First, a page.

Global electricity demand is projected to fall by around 2% this year, marking the biggest annual decline since the mid-20th century and is set to rebound by 3% in 2021, according to a new report by the International Energy Agency (IEA) on Monday.
The decline in the demand is far larger than what followed the global financial crisis resulting in a 0.6% drop in electricity demand in 2019, the IEA's first-ever Electricity Market Report revealed.
"The contraction this year is a result of the COVID-19 pandemic and its impact on economic activity as the assumed 4.4% decline in global GDP in 2020 is significantly larger than the 0.1% reduction in 2009," the report said.
This year China, which represents 28% of global electricity consumption, will see the only power demand growth at 2%.
According to the report, after implementing strict health measures early this year and experiencing subsequent drops in electricity demand in the first quarter, China has seen year-on-year demand growth every month since then.
Although demand recovered in many economies during the summer and autumn, major economies, including the U.S., India, Europe, Japan, Korea and Southeast Asia, are all set to experience declines for the year as a whole.
Europe is to see the biggest annual decline at 4% while power demand in the U.S. is forecast to drop by 3% this year.
Historic fall in coal output
According to the IEA, renewable electricity generation is projected to increase by almost 7% this year by squeezing conventional generation.
Coal-fired generation is estimated to fall by around 5%, marking the largest decrease on record, bringing it back to levels last seen in 2012, the report said.
Electricity generation from nuclear sources will drop by around 4% this year, affected both by the pandemic and lower capacity availability, especially in the first half of the year with China being the main exception to this.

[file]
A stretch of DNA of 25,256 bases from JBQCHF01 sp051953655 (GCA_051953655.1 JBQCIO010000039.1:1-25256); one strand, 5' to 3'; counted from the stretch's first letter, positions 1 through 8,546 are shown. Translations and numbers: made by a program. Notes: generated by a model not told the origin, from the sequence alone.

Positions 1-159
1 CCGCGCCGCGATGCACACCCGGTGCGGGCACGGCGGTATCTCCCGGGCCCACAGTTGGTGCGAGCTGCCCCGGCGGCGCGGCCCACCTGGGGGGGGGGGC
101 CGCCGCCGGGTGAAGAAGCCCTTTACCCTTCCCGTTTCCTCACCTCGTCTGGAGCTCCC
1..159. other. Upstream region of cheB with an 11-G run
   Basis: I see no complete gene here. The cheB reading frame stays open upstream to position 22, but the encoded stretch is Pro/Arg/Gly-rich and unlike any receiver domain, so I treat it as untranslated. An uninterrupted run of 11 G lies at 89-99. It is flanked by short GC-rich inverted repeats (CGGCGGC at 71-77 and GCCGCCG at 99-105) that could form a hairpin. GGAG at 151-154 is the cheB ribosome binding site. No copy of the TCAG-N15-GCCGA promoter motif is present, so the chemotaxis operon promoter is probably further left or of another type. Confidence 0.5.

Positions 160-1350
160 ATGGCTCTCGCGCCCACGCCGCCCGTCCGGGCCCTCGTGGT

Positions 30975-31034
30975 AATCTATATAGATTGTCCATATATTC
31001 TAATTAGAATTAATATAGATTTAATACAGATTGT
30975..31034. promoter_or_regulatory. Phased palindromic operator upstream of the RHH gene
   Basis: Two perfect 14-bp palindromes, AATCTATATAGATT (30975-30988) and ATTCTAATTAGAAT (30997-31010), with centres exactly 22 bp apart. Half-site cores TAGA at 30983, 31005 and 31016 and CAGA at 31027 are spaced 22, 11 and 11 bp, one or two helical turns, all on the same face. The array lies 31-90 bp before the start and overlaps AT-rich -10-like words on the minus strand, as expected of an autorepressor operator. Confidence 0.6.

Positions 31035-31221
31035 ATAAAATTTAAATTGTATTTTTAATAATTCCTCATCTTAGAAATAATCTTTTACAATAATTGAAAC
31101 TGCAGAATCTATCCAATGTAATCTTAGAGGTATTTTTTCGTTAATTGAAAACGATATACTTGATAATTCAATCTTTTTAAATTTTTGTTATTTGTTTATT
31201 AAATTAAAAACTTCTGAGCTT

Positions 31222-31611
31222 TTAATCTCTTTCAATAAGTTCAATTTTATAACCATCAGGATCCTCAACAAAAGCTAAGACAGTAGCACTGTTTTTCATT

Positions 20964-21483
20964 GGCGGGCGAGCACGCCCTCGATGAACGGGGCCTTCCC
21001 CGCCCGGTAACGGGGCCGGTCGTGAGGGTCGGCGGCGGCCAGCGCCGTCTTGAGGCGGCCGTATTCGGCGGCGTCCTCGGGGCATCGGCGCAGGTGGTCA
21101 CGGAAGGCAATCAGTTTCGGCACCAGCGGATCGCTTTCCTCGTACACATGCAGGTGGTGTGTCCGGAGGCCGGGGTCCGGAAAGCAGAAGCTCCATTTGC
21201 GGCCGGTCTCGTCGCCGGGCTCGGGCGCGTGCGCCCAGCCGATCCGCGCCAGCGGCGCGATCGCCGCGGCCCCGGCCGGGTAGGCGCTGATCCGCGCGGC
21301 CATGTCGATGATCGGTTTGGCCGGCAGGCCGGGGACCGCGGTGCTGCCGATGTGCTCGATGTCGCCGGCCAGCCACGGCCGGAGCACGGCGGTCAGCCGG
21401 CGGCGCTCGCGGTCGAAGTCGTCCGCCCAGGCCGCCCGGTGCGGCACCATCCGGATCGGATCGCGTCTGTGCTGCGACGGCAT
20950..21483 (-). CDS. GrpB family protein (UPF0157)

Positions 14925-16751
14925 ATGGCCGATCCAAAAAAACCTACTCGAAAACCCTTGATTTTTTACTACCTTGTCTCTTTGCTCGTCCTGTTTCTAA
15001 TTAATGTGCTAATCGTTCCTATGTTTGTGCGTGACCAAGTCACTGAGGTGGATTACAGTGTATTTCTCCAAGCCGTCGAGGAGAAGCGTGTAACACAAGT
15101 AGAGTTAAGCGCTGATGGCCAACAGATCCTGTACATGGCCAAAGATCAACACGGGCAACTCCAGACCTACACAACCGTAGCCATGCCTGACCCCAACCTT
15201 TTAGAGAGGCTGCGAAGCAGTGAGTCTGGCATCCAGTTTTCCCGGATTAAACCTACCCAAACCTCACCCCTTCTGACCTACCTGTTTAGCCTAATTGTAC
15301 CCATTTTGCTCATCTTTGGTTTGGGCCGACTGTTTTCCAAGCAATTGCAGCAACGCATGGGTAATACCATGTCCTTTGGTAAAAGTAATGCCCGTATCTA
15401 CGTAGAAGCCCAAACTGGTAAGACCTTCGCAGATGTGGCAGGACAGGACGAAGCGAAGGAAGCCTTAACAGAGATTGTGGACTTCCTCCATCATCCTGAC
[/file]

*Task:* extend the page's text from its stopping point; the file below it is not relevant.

Power generation from natural gas is projected to decrease by 2%. Its decline is cushioned by lower natural gas prices enabling it to take market share from coal especially in the U.S. and Europe, the report estimated.
"Overall, electricity generation-related CO2 emissions are expected to fall by 5% this year, a much bigger decline than the forecast decline in global electricity demand," the IEA said in the report.
The IEA expects that global electricity demand will rebound by 3% in 2021 with the recovery of the world's economy.
"This rebound is rather low compared with 2010, the year following the global financial crisis when electricity demand grew by 7.2%. The increase in demand projected for next year is expected to be driven by emerging and developing economies, particularly China and India," the report said.
After this year’s disruption, almost all forms of electricity supply are forecast to grow next year with the expected global economic recovery.
The IEA forecasts that 2021 will see a shift to renewables generation with increases from solar and wind at 17% and 11%, respectively, and as nuclear generation is expected to grow by 2.5% next year. The rebound in nuclear power generation in France and Japan along with the new plants coming online in China and the United Arab Emirates (UAE) will lead to growth in nuclear power generation.
Coal generation will bounce back with a 3% increase while gas-fired plants will increase output by roughly 1%, the report said.
The increasing generation from the conventional sources next year will lead to a rise in CO2 emissions from the power sector of around 2%, according to the IEA.
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